Lipton Matthews Tuesday, July 28, 2015
In recent years the ranking of Jamaican high schools based on their performance in the Caribbean Secondary Education Certificate (CSEC) examinations has become popular. Presently, two major ranking systems exist, EducateJamaica and Education2020, among them. The former assesses the percentage of students passing at least five subjects, inclusive of mathematics or English at the CSEC level. However Education 2020, the older ranking, examines the pass rates in CSEC mathematics and English for secondary schools.
Over the years, critics have argued that these methods of ranking put schools where students are eligible to sit CSEC in grade 10 at a disadvantage. Notwithstanding this criticism, both methods have proven to be quite adept at what they intend to measure. However, the cohort of students usually eligible to sit the CSEC examination is not discussed by the public.
Statistically, there is not a big difference between School A with a cohort of 230 students and School B with over 300 students. If all students of School A pass both core subjects, then it will have a higher pass rate than School B with a pass rate of over 90 per cent for both subjects.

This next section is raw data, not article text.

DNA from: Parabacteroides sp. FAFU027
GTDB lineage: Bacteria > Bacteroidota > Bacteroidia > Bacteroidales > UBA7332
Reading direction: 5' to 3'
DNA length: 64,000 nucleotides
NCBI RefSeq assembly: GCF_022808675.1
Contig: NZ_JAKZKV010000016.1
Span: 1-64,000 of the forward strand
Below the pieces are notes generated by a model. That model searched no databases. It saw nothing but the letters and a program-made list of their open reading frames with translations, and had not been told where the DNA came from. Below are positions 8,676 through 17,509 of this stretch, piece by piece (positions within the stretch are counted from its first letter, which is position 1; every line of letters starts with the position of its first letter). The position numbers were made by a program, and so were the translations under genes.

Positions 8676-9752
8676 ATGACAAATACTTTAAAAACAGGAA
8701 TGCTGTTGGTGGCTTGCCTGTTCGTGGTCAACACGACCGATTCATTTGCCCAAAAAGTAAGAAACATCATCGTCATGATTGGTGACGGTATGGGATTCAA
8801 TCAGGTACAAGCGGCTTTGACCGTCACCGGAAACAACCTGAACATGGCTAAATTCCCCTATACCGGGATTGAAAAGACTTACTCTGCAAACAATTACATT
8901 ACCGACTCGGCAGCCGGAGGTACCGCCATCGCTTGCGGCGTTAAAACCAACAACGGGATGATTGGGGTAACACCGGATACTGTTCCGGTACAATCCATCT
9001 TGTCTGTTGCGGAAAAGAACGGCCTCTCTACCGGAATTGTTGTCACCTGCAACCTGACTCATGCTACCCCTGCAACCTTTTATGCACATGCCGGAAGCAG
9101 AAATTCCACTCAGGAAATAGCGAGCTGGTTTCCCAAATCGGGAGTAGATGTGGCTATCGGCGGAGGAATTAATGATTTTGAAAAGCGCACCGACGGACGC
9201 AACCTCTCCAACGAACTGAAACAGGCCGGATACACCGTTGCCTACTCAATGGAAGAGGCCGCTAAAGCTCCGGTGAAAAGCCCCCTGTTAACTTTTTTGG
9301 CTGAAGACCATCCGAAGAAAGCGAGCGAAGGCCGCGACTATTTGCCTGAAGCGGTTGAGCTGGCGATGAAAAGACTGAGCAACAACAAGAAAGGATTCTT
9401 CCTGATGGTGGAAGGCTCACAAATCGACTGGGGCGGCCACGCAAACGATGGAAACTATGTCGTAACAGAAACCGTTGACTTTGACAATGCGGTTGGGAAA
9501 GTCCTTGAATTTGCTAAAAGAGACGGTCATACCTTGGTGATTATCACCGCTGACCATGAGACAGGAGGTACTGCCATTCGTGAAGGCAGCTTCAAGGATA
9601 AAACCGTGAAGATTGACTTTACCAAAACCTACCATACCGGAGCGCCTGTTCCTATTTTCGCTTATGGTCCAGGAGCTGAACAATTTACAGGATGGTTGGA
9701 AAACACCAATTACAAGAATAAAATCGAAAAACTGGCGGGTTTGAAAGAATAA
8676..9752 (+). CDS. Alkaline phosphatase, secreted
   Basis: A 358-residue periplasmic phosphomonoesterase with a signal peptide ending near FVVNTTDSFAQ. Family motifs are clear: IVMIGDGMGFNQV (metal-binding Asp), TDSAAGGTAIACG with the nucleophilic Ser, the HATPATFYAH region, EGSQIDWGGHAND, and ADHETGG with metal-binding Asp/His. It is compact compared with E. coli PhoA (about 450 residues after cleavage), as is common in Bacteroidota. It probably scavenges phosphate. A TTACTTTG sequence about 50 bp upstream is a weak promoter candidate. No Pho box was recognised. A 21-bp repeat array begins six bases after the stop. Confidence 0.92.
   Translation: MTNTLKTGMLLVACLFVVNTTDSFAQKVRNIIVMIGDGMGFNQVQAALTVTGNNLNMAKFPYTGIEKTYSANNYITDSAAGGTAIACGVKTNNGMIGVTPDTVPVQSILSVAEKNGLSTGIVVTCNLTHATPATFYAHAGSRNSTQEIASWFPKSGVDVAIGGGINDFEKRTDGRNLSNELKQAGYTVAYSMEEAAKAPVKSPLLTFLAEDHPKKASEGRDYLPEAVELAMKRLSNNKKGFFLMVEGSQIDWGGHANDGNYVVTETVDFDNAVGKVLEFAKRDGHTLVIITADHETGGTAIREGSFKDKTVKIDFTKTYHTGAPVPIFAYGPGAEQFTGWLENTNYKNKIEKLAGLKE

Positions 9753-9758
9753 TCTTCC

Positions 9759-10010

But School B may have a higher number of actual passes. For example, according to a recent report, Campion College whose 235 students sat the 2014 CSEC English examination, has a pass rate of 100 per cent. Ardenne High School, however, was reported as having a pass rate of over 96 per cent.
Not many people know this fact, but Ardenne's cohort has consistently been over 300 students. So Campion College has a higher pass rate, but Ardenne has a higher number of students passing. The absence of the size of a school's cohort may enable onlookers to form the opinion that some schools are greatly outperforming others when this is not really the case, more